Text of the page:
• Court Permits YouTube Toddler Video "Fair Use" Case to Proceed
  • March 19, 2010 | Author: Kenneth Clark
  • Law Firm: Aird & Berlis LLP - Toronto Office
  • Stephanie Lenz’s video of her toddler dancing caused an internet sensation when Universal Music Group sent her a Digital Millennium Copyright Act (DMCA) take-down notice in light of the background music in the video, Prince’s “Let’s Go Crazy.” Lenz, with the support of the Electronic Frontier Foundation, fought back with a counter-suit claiming abuse of copyright. Recently, a judge of the United States District Court for the Northern District of California granted partial summary judgement in favour of Ms. Lenz, striking out some of Universal’s affirmative defences, thus allowing the case to proceed.

    This case is a landmark case regarding the scope of “fair use” (called “fair dealing” in Canada) and the doctrine of “abuse of copyright.” It has become a viral video and a good example of potentially overzealous enforcement of IP rights. See for yourself if you think that the background music in this video infringes Universal’s rights.

    Ms. Lenz has sued Universal for damages under the DMCA’s provision (set out below) that permits a plaintiff to recover statutory damages for bad-faith use of the DMCA notice and take-down provisions:

    17 U.S.C. - 512(f)

    (f) Misrepresentations. -- Any person who knowingly materially misrepresents under this section --

    (1) that material or activity is infringing, or

    (2) that material or activity was removed or disabled by mistake or
    misidentification,

    shall be liable for any damages, including costs and attorneys’ fees, incurred by the alleged infringer, by any copyright owner or copyright owner’s authorized licensee, or by a service provider, who is injured by such misrepresentation, as the result of the service provider relying upon such misrepresentation in removing or disabling access to the material or activity claimed to be infringing, or in replacing the removed material or ceasing to disable access to it.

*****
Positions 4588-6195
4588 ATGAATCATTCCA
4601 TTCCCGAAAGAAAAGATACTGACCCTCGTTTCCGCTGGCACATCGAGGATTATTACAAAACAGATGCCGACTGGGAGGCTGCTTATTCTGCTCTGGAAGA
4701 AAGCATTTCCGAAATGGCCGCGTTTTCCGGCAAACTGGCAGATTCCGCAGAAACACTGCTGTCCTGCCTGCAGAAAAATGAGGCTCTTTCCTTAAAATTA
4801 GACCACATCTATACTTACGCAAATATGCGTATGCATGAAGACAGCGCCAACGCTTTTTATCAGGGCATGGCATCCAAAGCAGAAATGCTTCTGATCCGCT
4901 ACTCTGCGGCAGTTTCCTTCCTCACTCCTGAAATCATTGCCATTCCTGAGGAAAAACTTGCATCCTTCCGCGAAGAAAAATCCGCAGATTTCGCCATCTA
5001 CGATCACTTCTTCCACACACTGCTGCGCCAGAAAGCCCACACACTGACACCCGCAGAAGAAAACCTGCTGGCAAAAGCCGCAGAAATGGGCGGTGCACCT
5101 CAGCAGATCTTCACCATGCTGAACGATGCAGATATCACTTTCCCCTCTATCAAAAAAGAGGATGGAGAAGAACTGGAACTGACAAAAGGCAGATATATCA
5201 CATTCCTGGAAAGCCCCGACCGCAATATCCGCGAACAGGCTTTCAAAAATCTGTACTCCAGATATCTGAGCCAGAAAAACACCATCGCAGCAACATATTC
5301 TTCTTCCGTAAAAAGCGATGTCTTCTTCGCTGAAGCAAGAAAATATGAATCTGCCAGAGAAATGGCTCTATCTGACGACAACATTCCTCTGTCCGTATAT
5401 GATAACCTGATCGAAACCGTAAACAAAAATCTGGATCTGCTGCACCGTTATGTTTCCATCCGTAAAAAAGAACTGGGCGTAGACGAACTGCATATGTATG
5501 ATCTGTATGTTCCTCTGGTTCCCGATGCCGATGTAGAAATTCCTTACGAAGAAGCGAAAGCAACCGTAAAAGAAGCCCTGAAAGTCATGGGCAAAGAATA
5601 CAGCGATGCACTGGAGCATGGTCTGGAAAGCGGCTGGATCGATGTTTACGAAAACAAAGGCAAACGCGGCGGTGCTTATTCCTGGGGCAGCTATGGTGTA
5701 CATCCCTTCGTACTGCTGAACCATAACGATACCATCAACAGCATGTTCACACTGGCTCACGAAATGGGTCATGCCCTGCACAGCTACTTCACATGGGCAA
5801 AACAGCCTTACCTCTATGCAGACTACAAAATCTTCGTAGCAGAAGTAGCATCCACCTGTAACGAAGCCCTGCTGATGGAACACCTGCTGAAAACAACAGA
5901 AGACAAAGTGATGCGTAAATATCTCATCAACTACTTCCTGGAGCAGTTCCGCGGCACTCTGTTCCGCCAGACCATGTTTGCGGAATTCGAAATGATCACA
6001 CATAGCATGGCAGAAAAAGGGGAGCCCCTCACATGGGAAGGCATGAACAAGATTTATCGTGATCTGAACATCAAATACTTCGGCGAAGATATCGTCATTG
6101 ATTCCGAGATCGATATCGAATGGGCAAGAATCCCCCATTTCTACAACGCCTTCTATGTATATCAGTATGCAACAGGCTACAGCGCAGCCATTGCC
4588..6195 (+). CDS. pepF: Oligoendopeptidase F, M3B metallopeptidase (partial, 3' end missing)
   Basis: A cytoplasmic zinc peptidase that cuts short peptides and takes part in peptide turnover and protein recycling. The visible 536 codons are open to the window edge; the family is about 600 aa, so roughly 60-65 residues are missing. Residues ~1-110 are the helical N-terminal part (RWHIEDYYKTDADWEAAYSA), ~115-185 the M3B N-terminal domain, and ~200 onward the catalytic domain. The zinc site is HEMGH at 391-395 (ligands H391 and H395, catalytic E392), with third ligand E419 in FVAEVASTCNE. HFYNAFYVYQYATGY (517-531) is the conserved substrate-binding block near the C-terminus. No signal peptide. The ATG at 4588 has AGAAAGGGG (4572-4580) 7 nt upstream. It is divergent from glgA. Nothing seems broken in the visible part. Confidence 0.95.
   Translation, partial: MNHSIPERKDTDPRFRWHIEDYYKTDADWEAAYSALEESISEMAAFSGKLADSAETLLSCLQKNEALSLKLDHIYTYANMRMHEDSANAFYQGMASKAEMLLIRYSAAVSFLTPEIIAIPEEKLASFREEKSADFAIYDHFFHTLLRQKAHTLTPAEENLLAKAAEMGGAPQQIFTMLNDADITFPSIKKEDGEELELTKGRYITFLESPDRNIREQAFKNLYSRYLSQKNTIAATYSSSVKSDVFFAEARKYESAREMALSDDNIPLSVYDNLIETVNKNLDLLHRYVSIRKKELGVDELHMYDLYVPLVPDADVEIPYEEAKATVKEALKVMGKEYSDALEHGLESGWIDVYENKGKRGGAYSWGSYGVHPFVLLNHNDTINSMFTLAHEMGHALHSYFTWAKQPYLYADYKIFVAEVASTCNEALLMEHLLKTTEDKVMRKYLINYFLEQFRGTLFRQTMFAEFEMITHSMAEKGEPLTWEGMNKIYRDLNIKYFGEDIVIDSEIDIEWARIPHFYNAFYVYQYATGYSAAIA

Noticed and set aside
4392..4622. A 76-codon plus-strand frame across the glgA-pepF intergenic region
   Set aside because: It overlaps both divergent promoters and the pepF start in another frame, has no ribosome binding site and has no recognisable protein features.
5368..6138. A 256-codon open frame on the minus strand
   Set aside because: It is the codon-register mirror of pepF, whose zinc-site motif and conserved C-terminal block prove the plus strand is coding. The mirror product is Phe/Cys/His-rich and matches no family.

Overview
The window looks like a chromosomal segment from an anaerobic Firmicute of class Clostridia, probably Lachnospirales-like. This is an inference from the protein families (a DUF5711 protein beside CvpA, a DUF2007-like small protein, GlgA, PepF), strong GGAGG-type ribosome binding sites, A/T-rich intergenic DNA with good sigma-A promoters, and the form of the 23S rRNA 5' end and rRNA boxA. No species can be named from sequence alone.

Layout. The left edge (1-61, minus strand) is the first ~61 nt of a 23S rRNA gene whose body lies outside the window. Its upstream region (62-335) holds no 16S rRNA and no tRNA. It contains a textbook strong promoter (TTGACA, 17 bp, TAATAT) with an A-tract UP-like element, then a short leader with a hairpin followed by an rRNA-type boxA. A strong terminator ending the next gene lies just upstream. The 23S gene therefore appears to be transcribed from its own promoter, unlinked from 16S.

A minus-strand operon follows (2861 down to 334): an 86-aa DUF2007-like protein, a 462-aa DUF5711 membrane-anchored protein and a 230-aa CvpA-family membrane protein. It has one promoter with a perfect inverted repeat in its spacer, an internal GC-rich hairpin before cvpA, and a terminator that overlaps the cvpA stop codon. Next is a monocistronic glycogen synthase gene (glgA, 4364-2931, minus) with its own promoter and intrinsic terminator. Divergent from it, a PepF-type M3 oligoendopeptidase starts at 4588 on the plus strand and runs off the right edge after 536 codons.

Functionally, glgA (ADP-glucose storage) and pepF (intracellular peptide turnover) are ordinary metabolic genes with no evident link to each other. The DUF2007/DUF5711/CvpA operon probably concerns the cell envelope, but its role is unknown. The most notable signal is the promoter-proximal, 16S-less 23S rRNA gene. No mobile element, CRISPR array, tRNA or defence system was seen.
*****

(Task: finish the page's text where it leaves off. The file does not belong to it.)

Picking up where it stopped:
This section, according to the Judge, has not yet received judicial scrutiny.

    In its decision, the Judge struck out defences by Universal that could have led to a determination under the terms of this statute, including an allegation of “unclean hands” and that Ms. Lenz was not actually damaged by the take-down of her video.

    Given the recent Conservative Throne Speech’s mention of copyright reform, it looks like this case might be something the government might want to consider in setting out the delicate balance between normal users of web 2.0 resources and the desire of rights holders to protect their valuable IP. See Tony Clement’s recent interview with respect to the Conservatives’ attempt to create a “made in Canada” approach to web 2.0 and copyright concerns.